Most of us know discrimination in the workplace is wrong and believe we’d know it when we see it. Unfortunately, there are subtle forms of discrimination that can be undetected but are just as damaging for employees.
The California legislature recognizes this possibility and has introduced Senate Bill 188 to update the California Fair Employment and Housing Act. The bill aims to add a person’s hairstyle and hair texture to the list of things that cannot be used to determine someone’s employment or housing.
The act currently prohibits discrimination based on “specified personal characteristics,” which include race, religious beliefs, sex and age. SB 188 would expand the characteristics to “traits historically associated with race, including, but not limited to, hair texture and protective hairstyles, and would define protective hairstyles for purposes of these provisions.”
A similar update happened in New York City
The New York City Commission on Human Rights recently passed its own guidelines prohibiting similar discrimination at work, school or other public places. These guidelines provide legal recourse for anyone who is harassed, threatened, punished, demoted or fired for their hairstyle or hair texture. The commission can levy up to $250,000 on defendants in violation and there is no cap on damages.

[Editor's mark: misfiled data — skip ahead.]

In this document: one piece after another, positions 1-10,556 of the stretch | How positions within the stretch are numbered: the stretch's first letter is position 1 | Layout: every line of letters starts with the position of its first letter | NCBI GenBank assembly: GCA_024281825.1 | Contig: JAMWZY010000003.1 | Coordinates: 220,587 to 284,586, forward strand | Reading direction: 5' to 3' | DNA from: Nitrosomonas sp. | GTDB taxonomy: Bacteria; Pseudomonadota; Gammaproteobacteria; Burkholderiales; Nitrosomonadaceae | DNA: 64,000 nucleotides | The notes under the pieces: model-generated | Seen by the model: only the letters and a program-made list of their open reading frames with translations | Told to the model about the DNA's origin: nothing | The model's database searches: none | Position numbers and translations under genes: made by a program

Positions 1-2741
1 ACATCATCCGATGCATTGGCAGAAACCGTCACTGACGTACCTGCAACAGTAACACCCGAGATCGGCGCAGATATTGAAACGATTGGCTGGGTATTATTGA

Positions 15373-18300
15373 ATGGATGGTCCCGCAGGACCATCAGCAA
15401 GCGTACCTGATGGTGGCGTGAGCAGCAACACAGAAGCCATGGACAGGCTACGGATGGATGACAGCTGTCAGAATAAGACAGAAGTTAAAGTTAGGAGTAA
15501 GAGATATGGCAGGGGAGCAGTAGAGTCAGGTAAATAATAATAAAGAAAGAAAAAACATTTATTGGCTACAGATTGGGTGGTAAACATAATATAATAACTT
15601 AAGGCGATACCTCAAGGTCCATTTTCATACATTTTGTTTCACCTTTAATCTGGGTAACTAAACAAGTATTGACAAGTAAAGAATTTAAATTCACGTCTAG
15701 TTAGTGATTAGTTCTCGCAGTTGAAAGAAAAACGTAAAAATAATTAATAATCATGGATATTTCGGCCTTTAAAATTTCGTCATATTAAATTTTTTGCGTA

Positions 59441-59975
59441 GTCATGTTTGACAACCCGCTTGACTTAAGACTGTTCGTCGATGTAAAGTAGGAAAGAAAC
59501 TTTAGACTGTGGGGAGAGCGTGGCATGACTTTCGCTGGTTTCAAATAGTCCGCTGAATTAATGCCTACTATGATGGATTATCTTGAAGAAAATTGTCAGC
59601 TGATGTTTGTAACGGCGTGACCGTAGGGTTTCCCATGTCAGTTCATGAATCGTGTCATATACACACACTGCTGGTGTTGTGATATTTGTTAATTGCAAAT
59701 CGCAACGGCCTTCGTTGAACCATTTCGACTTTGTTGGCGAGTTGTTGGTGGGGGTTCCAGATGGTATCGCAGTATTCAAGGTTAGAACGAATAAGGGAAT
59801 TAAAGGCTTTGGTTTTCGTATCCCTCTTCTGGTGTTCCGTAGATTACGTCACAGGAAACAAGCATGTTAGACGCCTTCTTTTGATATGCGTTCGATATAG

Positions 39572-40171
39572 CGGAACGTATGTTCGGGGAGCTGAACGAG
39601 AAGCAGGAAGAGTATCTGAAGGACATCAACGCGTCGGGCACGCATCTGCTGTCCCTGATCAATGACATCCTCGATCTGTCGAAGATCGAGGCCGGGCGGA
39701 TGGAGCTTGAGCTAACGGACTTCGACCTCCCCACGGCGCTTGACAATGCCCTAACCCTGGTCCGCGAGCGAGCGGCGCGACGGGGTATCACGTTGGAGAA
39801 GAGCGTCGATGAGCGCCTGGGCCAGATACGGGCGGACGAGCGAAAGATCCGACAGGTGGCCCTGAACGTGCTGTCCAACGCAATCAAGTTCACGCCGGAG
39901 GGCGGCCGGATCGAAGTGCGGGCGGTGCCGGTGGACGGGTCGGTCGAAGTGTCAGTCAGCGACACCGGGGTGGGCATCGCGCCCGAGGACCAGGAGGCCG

Discrimination against certain hairstyles and hair textures has historically led to the unfair treatment of black individuals, particularly black women. The guidelines passed in New York City are based on the argument that hair is inherent to one’s race and associated with “racial, ethnic, or cultural identities.”
Discrimination, whether blatant or through microaggressions, is always wrong. Hopefully if this bill passes, California employees will have stronger protections and opportunities for recourse if their hairstyle or hair texture leads to them being treated differently at work.